Jotindra Mohan Tagore's reservation aside, few if any readers (and it should be noted that "readers" implies the educated elite who could in fact read this erudite work) took umbrage at Dutt's iconoclasm. As Pramathanath Bisi, a contemporary literary scholar, tells us:
Disgust toward "Ram and his rabble," the sparking of one's imagination at the idea of Ravana and Meghanada—these attitudes were not peculiar to Dutt. Many of his contemporaries had the very same feelings. What was native seemed despicable; what was English, grand and glorious. Such was the general temperament. . . . Dutt cast Ravana's character as representative of the English-educated segment of society.
We may not choose to accept all of Bisi's statement at face value, but history forces us to conclude that Dutt's attitudes were indeed not peculiar to him alone. Meghanadavadha Kavya did not go unappreciated: by the time Dutt died in 1873, his epic poem had gone through six editions.
Four years after Dutt's death, Romesh Chunder Dutt (not a relative), one of the most respected intellectuals of the day, wrote in his The Literature of Bengal :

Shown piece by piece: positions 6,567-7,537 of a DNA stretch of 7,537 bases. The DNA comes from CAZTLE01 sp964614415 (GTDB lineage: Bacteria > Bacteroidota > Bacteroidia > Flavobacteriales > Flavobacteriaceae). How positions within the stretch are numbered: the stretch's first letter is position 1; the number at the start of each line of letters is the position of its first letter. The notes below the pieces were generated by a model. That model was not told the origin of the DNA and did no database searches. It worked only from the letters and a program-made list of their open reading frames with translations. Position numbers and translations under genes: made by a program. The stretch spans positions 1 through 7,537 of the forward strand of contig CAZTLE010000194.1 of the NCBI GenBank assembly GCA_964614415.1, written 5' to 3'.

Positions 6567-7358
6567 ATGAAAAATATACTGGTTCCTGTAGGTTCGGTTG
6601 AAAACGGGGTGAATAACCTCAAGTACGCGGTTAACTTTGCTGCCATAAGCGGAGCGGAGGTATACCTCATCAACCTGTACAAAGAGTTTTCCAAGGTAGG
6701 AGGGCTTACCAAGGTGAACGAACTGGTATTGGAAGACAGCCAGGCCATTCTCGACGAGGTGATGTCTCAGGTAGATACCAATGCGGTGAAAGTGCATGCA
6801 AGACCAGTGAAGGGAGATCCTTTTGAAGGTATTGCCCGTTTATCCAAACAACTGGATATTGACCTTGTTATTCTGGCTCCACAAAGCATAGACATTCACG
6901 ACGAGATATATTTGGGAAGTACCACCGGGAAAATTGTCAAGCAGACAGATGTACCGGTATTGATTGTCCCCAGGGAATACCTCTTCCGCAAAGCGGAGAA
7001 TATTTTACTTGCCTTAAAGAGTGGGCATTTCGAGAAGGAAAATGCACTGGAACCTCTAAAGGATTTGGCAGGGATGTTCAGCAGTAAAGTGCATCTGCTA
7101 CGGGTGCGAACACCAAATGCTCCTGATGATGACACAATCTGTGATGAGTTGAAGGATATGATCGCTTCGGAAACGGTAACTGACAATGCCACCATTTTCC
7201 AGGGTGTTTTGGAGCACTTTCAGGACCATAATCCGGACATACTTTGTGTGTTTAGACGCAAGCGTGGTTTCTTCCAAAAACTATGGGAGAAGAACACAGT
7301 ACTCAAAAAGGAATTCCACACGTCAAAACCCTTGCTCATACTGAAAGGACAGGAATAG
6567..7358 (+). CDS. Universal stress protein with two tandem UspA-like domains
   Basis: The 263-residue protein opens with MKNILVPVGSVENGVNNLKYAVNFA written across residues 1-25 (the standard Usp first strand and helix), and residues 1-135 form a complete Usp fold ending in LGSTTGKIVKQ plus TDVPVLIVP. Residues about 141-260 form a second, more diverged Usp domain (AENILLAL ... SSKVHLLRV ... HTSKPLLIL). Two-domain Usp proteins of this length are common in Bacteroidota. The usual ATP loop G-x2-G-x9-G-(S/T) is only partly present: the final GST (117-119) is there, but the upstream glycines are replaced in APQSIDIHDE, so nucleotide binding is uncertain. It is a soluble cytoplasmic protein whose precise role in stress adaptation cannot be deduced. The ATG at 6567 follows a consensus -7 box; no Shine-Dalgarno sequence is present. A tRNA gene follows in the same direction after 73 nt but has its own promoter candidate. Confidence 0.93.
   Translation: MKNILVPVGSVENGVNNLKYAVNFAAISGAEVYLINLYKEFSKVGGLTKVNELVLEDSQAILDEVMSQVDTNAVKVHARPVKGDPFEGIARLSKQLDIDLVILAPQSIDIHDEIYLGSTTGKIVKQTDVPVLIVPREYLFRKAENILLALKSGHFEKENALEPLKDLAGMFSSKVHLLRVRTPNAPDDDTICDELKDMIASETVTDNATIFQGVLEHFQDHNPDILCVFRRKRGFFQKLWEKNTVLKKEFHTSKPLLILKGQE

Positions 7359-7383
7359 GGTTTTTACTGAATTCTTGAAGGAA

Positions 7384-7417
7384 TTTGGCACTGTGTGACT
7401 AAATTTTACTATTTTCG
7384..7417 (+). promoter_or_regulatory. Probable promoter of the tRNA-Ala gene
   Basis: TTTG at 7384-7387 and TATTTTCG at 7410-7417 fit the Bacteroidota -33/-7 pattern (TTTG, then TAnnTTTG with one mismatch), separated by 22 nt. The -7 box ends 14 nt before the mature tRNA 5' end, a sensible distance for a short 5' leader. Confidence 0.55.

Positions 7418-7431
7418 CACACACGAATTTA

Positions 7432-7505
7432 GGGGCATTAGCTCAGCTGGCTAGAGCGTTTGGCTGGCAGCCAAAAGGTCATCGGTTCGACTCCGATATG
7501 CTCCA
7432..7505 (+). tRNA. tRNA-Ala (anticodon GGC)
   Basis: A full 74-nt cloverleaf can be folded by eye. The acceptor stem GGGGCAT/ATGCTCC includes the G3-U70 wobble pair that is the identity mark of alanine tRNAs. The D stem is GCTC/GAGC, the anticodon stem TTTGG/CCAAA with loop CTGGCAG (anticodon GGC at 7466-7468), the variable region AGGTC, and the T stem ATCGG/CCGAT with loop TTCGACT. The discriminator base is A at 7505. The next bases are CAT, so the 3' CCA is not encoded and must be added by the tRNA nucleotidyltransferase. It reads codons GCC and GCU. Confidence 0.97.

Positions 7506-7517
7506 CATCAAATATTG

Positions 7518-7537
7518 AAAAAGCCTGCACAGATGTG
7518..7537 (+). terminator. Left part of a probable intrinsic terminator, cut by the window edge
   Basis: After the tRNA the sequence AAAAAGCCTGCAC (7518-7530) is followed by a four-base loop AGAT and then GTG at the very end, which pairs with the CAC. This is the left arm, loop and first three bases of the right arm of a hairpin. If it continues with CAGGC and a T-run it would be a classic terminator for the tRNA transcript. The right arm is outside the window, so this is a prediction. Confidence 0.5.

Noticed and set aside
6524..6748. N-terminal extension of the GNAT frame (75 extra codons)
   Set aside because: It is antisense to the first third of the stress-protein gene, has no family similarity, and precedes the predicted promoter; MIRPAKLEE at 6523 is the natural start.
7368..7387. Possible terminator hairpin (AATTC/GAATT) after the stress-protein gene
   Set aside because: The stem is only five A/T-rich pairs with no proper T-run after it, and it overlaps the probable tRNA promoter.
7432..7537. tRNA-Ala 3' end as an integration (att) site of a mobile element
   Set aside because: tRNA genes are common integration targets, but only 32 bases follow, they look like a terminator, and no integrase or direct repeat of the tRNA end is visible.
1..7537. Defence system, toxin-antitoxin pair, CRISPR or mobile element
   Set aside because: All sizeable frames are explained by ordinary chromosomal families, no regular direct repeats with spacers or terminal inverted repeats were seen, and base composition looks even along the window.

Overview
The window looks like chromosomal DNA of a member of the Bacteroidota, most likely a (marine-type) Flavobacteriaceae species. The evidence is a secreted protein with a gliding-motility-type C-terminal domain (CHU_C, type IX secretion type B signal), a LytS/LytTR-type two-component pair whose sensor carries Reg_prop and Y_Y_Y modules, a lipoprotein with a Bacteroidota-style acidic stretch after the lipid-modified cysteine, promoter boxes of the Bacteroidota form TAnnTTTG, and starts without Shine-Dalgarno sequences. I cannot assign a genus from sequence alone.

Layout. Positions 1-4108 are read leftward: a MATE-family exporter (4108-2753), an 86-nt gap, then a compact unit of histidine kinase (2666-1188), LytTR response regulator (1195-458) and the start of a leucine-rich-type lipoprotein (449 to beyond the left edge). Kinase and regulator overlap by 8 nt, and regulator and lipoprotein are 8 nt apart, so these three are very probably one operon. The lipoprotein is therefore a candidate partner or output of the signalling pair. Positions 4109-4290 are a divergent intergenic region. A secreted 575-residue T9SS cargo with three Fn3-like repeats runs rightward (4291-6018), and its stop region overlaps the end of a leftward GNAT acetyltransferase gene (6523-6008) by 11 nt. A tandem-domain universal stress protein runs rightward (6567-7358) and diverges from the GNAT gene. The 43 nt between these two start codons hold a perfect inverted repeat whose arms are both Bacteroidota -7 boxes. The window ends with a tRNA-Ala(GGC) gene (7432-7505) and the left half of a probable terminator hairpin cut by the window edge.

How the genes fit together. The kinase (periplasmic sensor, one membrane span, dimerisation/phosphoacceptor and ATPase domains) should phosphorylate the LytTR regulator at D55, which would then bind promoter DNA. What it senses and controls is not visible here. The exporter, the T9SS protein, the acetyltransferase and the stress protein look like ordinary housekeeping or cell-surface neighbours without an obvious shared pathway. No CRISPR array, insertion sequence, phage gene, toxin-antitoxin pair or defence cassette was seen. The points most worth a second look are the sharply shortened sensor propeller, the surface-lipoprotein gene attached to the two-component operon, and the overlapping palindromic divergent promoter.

Nothing in the entire range of the Bengali literature can approach the sublimity of the Meghanad Badh Kabya which is a masterpiece of epic poetry. The reader who can feel, and appreciate the sublime, will rise from a study of this great work with mixed sensations of veneration and awe with which few poets can inspire him, and will candidly pronounce the bold author to be indeed a genius of a very high order, second only to the highest and greatest that have ever lived, like Vyasa, Valmiki or Kalidasa, Homer, Dante or Shakespear.
As might be expected, however, over the years not everyone has been enamored with Meghanadavadha Kavya . Rabindranath Tagore, born the year it came out, was one of Dutt's harshest critics. Dutt's "epic" was an epic
(mahakavya ) in name only, he declared. Tagore found nothing elevating or elevated about Dutt's characters or in his depiction of the events. There was no immortality, as he put it, in any of the protagonists, not even in Meghanada himself; none of these characters, he contended, would live with us forever. Tagore published those opinions when he was twenty-one. Later, in his reminiscences, he recanted:
Earlier, with the audacity that accompanies youth, I had penned a scathing critique of Meghanadavadha Kavya . Just as the juice of green mangos is sour—green criticism is acerbic. When other abilities are wanting, the ability to poke and scratch becomes accentuated. I too had scratched at this immortal poem in an effort to find some easy way to achieve my own immortality.
But despite the retraction, Tagore never accepted Dutt fully. Edward Thompson, Tagore's English biographer, quotes Tagore as follows:
"He was nothing of a Bengali scholar," said Rabindranath once, when we were discussing the Meghanadbadh; "he just got a dictionary and looked out all the sounding words. He had great power over words. But his style has not been repeated. It isn't Bengali."